So in total, that means over the next 11 years I need to put $1,288 to my student loans, $833 to my son’s 529 plan, and $916 between my wife and I’s IRA plans post- 401k contribution. We will also need to put an additional $5,833 a month in taxable accounts to reach $770,000 at age 48. So the total savings I need is $8,870 a month from now until 2028 to cover all of my retirement needs post taxes and 401K contributions. This is wild to see on paper but doable if we had a smaller mortgage.  

Okay so finally for the DrawDown Strategy!

Here is my timeline assuming we are living on $60,000 a year post-taxes and all our debts are paid and 529 plan is maxed.

  • Work from now full time until 2021 (age 41)
  • Go to 80% in 2021 and work for 7 more years to 2028 (age 47)
  • Retire and live off of taxable accounts from age 47 to 59.5.
    • I will need to acquire a total of $770,000 in a taxable accounts to support a lifestyle of $60,000 without debt at a 15% long term capital gains tax bracket. That is $5,000 monthly budget. Seems a bit bare but with no debt it is very doable. I would also likely supplement this with locums work 1 month a year (so yes, not true retirement but always good to have a life vest).
  • At age 59.5 my 401K is accessible for draw down valued at $1.13 million. Withdraw 60k a year until age 65. I will need $70,000 x 5 years for a total of $350,000 for this 5 year gap. I am already close to this mark and will be much higher if there is no crash in the system. Per my calculations I will have $780,000 left at age 65 without any capital gains growth.
  • At age 65 my work pension will be available with an annual income of $57,000 taxed at a ordinary income rate leaving approximately $45,670 after taxes ( I would gain $2K annually by moving from California). To reach my $60,000 budget I will continue to use my 401K savings to supplement the $14,330. Per my calculations I have 54 years of 401k savings for this small supplement ($780,000 left at age 65 / $14,330 = 54).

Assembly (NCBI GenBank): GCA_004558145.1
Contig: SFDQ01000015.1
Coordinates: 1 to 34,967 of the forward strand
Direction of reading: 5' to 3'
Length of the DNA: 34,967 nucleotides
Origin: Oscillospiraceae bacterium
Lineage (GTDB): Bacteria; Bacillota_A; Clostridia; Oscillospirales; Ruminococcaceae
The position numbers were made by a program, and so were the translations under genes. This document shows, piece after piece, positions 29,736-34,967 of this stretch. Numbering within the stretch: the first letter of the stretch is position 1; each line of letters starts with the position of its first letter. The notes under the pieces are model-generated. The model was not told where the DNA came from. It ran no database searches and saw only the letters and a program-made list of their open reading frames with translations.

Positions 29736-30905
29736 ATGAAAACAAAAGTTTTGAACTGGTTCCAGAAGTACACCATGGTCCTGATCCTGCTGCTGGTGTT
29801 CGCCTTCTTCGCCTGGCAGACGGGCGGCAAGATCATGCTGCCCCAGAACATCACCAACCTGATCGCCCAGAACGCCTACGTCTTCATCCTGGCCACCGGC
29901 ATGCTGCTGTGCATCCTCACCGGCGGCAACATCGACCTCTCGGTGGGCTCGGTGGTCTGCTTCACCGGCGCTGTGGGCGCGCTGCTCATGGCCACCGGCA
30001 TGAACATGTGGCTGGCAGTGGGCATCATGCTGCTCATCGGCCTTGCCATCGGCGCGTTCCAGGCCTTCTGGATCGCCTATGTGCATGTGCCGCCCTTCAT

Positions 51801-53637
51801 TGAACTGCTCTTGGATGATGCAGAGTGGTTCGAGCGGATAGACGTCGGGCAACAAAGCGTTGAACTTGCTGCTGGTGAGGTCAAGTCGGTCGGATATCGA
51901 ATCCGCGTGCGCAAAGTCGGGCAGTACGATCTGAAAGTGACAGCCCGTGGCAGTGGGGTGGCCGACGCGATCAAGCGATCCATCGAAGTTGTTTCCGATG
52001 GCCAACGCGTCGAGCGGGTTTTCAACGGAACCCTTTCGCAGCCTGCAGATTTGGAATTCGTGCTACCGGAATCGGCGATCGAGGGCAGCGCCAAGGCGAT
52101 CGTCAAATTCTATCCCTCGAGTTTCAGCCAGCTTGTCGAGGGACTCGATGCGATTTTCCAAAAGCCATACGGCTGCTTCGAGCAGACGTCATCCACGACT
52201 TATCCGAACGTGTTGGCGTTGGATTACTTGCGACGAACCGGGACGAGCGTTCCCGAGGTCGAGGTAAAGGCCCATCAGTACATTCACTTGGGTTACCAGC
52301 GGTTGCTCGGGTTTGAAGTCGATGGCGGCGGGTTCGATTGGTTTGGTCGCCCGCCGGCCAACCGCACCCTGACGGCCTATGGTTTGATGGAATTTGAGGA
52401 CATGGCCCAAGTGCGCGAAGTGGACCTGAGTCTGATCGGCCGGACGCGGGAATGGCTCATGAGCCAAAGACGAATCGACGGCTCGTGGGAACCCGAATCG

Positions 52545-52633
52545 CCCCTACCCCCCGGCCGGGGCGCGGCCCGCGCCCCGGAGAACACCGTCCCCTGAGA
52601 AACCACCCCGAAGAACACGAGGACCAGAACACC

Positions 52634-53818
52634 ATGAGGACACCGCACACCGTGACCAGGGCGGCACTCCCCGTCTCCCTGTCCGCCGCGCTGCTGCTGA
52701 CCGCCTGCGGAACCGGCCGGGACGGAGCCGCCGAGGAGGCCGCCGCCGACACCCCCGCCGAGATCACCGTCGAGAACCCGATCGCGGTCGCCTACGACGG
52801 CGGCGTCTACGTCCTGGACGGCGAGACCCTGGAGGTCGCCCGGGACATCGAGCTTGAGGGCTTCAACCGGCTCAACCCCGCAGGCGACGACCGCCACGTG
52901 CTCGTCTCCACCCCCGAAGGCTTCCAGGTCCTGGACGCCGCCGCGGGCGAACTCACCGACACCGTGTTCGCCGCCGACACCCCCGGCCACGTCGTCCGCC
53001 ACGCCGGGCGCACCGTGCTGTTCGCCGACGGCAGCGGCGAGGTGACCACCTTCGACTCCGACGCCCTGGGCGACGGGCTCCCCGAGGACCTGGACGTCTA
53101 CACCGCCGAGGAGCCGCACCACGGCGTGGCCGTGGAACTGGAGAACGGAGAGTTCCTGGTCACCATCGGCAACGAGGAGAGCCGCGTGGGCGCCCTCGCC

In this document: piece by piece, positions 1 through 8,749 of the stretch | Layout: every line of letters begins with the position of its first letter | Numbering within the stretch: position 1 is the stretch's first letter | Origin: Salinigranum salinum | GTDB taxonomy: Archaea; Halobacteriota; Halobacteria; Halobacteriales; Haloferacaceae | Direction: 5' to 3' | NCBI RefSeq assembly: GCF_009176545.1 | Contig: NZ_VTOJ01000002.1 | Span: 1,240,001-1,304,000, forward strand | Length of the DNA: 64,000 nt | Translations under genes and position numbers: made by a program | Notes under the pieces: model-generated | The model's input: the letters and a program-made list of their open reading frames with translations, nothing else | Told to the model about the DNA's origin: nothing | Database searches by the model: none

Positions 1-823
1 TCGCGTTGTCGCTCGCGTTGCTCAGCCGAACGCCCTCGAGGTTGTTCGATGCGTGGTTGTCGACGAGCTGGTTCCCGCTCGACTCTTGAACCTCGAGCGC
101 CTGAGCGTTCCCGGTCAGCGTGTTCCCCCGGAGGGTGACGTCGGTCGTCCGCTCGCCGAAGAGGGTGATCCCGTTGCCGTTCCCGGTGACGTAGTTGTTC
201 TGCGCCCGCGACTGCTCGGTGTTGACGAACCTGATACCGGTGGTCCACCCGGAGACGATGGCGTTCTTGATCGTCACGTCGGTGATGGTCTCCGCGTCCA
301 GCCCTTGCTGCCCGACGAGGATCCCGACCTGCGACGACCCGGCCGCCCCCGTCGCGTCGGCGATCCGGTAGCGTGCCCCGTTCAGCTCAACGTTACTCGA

• At age 70 begin taking Social Security ($3,600 a month) in addition to my pension ($4,750 a month) both pre-taxes.
  • This will leave our two Roth IRAs which are growing tax free. How these will come into play has yet to be seen but I will leave them as the last bucket to partake in.
  • Per these calculations the tough part will be age 48 to 59.5. After that I will have plenty of cash between my 401K, company pension, and social security to live a good life of between $5000 to $7,000 a month. The IRA will continue to grow without being touched and can be used for medical emergencies (long term care anyone) if needed or for charity and inheritance.


So this is all dreaming for now. Writing it out has been helpful though.

  1. I now see that going to 80% part time work in 2021 is very feasible and I should make this change at that time. Is their a financial benefit to staying at full time? Sure, but who wants to do that.
  2. If I work until 60, then my retirement is fully funded. I can easily live off of my pension and save a ton of cash.
  3. If I am serious about retiring in 11 years, then I need to begin saving $8,870 a month starting now. I will not be able to do this currently due to my mortgage, but with bonuses I can likely supplement this taxable account I will call “Retirement 2028”.
  4. Retirement and drawdown becomes much more complicated when you start discussing doing it early, but not impossible
  5. My Roth IRA is  the last thing touched and left over on either drawdown plans for inheritance and charitable giving.

There you have it, another drawdown strategy. Two from me, but that is the reality I am facing. Stick with the golden handcuffs until 60 or try to fly the coup at 48.

Now for the chain thread:

  • Link 1: The Retirement Manifesto: Our Retirement Investment Drawdown Strategy
  • Link 2: OthalaFehu: Retirement Master Plan
  • Link 3: Plan.Invest.Escape: Drawdown vs. Wealth Preservation in Early Retirement
  • Link 4: Freedom Is Groovy: The Groovy Drawdown Strategy
  • Link 5: The Green Swan:  The Nastiest, Hardest Problem In Finance:  Decumulation
  • Link 6: My Curiosity Lab:  Show Me The Money: My Retirement Drawdown Plan 
  • Link 7: Cracking Retirement: Our Drawdown Strategy
  • Link 8: The Financial Journeyman: Early Retirement Portfolio & Plan 
  • Link 9: Retire By 40:  Our Unusual Early Retirement Withdrawal Strategy
  • Link 10: Early Retirement Now:  The ERN Family Early Retirement Captial Preservation Plan
  • Link 11: 39 Months: Mr. 39 Months Drawdown Plan
  • Link 12:  7 Circles:  Drawdown Strategy – Joining The Chain Gang
  • Link 13:  Retirement Starts Today:  What’s Your Retirement Withdrawal Strategy?
  • Link 14:  Ms. Liz Money Matters:  How I’ll Fund My Retirement
  • Link 15a:  Dads Dollars Debts:  DDD Drawdown Part 1: Living With A Pension